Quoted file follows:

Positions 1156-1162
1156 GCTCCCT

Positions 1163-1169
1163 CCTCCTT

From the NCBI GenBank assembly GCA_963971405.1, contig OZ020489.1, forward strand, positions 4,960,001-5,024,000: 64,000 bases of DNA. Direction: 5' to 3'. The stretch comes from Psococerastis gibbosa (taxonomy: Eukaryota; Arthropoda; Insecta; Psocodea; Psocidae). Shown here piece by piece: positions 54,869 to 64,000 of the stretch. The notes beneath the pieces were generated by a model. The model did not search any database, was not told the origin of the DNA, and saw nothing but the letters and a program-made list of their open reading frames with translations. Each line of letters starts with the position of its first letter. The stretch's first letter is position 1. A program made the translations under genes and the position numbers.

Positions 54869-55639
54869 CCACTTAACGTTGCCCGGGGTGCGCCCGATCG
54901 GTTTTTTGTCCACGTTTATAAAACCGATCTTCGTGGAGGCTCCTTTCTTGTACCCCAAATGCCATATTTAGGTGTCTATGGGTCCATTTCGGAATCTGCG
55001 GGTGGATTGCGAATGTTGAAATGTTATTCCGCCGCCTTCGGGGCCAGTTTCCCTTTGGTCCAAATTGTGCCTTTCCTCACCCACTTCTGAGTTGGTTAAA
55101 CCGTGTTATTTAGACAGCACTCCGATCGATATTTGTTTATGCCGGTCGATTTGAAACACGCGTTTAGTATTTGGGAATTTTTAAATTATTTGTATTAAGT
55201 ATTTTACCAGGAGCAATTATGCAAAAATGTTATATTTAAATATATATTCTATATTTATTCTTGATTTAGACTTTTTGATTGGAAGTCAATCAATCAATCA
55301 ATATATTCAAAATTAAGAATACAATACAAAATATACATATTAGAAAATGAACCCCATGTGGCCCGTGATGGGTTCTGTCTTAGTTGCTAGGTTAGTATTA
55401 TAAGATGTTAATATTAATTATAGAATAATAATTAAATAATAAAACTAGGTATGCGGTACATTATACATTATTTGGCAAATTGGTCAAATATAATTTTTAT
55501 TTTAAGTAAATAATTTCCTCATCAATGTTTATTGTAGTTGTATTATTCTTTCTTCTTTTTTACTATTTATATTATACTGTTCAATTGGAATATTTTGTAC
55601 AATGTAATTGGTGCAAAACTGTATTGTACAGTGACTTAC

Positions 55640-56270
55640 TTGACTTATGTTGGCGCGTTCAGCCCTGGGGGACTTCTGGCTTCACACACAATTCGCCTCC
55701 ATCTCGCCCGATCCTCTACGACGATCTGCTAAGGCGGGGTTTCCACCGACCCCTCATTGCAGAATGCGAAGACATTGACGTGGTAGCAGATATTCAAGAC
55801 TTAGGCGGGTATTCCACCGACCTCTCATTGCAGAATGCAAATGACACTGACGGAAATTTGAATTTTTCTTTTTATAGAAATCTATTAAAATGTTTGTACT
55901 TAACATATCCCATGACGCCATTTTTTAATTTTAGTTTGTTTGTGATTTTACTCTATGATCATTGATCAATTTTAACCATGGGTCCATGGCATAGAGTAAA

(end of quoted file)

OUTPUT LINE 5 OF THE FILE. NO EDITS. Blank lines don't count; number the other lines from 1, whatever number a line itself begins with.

From the NCBI GenBank assembly GCA_963971405.1, contig OZ020489.1, forward strand, positions 4,960,001-5,024,000: 64,000 bases of DNA. Direction: 5' to 3'. The stretch comes from Psococerastis gibbosa (taxonomy: Eukaryota; Arthropoda; Insecta; Psocodea; Psocidae). Shown here piece by piece: positions 54,869 to 64,000 of the stretch. The notes beneath the pieces were generated by a model. The model did not search any database, was not told the origin of the DNA, and saw nothing but the letters and a program-made list of their open reading frames with translations. Each line of letters starts with the position of its first letter. The stretch's first letter is position 1. A program made the translations under genes and the position numbers.